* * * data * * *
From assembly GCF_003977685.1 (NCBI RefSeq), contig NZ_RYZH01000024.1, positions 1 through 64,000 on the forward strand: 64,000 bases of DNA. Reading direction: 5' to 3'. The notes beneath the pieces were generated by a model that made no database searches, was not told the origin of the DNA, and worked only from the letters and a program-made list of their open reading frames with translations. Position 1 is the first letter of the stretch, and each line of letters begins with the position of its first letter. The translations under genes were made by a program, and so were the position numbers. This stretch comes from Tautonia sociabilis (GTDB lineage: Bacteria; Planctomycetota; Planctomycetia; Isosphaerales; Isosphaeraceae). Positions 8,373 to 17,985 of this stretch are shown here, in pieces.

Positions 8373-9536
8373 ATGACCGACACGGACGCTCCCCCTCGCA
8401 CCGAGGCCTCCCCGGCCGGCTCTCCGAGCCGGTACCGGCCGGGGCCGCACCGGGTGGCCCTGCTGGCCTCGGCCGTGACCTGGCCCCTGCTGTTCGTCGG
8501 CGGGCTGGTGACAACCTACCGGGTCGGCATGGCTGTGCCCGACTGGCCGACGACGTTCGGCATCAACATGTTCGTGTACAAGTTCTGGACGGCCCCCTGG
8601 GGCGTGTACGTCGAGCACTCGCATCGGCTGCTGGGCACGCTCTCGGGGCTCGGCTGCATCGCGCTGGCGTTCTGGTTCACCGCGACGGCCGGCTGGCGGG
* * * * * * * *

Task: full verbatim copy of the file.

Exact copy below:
From assembly GCF_003977685.1 (NCBI RefSeq), contig NZ_RYZH01000024.1, positions 1 through 64,000 on the forward strand: 64,000 bases of DNA. Reading direction: 5' to 3'. The notes beneath the pieces were generated by a model that made no database searches, was not told the origin of the DNA, and worked only from the letters and a program-made list of their open reading frames with translations. Position 1 is the first letter of the stretch, and each line of letters begins with the position of its first letter. The translations under genes were made by a program, and so were the position numbers. This stretch comes from Tautonia sociabilis (GTDB lineage: Bacteria; Planctomycetota; Planctomycetia; Isosphaerales; Isosphaeraceae). Positions 8,373 to 17,985 of this stretch are shown here, in pieces.

Positions 8373-9536
8373 ATGACCGACACGGACGCTCCCCCTCGCA
8401 CCGAGGCCTCCCCGGCCGGCTCTCCGAGCCGGTACCGGCCGGGGCCGCACCGGGTGGCCCTGCTGGCCTCGGCCGTGACCTGGCCCCTGCTGTTCGTCGG
8501 CGGGCTGGTGACAACCTACCGGGTCGGCATGGCTGTGCCCGACTGGCCGACGACGTTCGGCATCAACATGTTCGTGTACAAGTTCTGGACGGCCCCCTGG
8601 GGCGTGTACGTCGAGCACTCGCATCGGCTGCTGGGCACGCTCTCGGGGCTCGGCTGCATCGCGCTGGCGTTCTGGTTCACCGCGACGGCCGGCTGGCGGG